The Studio Shop As Cave
The studio shop continues its half-life as a cave. With all the excitement of reopening the main shop, at the back of my mind, being coddled in the cobwebs and construction debris, is still the studio shop and what it will look like moving forward. Certainly it’s not going to be the same for quite a long time, if ever. Is that good? A lot of people have been talking about how the pandemic brought about much-needed positive changes for them, and how I should harness that energy in my life and business. Let’s just say that no one is harnessing anything here. In fact, we tried to harness Chicken the other day, and that was $18 down the drain. Before the pandemic we were open five days a week, for the full day, and when we do reopen officially, it will be likely just a couple of days a week, for a couple of hours.
These photos are from a little while ago. I had meant to post them earlier and then things got away from me. In a way, it is sort of pleasing to consider that, since then, some very small amount of progress has been made on the shop, cleaning, dusting, a few things back onto the shelves, although not much. I’ve been open here and there, and have been made delirious by the occasional sale that has come by, a local customer who can’t believe that we’re open, a few appointments with regulars or new customers for a pick up or a browsing that have turned into hour long conversations and reminiscing and the surreal sensation of normality, curious passerby wondering if we are from some portal from the past. No Turkish delight here, only stationery ones, and even those are in short supply.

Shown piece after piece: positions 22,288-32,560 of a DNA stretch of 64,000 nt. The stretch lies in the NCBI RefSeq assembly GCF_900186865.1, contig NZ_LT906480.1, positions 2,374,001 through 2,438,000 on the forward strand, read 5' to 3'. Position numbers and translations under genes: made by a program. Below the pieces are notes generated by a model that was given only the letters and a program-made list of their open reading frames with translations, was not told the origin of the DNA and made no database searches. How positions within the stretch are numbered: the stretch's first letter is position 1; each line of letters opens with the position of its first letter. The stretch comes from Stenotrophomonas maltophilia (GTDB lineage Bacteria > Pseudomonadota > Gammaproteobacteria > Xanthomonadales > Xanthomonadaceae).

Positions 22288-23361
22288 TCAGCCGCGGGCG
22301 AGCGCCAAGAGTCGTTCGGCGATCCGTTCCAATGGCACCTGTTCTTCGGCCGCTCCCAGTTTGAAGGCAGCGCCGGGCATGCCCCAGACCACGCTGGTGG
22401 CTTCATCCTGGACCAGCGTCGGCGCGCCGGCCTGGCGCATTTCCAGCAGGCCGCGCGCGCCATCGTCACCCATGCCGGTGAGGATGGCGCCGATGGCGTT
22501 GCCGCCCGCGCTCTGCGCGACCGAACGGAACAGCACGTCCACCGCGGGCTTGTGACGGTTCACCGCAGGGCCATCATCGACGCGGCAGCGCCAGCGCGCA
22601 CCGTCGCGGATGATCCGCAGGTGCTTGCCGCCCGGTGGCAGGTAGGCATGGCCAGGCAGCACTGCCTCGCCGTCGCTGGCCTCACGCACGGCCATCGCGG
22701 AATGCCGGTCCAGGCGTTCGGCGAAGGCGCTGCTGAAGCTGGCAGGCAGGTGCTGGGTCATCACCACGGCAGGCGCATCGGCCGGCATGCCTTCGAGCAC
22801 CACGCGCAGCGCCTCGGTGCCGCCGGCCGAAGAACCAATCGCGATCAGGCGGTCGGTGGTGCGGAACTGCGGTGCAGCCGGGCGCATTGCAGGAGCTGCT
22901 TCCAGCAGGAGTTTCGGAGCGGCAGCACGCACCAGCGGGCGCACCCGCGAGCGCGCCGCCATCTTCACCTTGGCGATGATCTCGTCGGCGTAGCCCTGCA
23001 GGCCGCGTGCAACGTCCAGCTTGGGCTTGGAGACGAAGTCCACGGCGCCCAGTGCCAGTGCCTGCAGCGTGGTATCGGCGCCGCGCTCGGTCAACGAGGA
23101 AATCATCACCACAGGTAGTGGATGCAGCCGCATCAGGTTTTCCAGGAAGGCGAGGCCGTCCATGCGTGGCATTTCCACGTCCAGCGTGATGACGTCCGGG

This small tiny shop is a bit sentimental for me, which is to say that it’s not exceedingly profitable. That’s not great, not terrible, a sort of okay that’s coloured by the day of the week, the stage of the pandemic, the state of life. We’re in “it” (the stationery business? Independent family shop?) for the long haul, although that doesn’t mean much. What I really mean when I say that it’s okay is that I often contemplate, and during this pandemic more than ever, what we do as a business and how we spend our days as humans. There is work, some of it drudgery, some of it taxes, cleaning unpleasant things, the tediousness of inventory counting, and this is necessary and also every once in a while there is some joy to it, hands being productive.
But more than that is the fact that there’s no waiting for us to get rich and retire and then begin life. This is it right now, with the cranky cat and the children and the shops as they are. So how do I want to spend my days as a pen clerk? As someone who takes pictures and rambles on about unequivocally frivolous things?
We are hustling for every sale, but the hustle gets old. Here I am in my studio shop, with some of my favourite customers catching up on life after two very eventful years, with my babies before they sprout up out of my arms into the world, with my two shop cats, admiring and attempting to document their blossoming love, neglecting plants still, somehow, unfurling new leaves.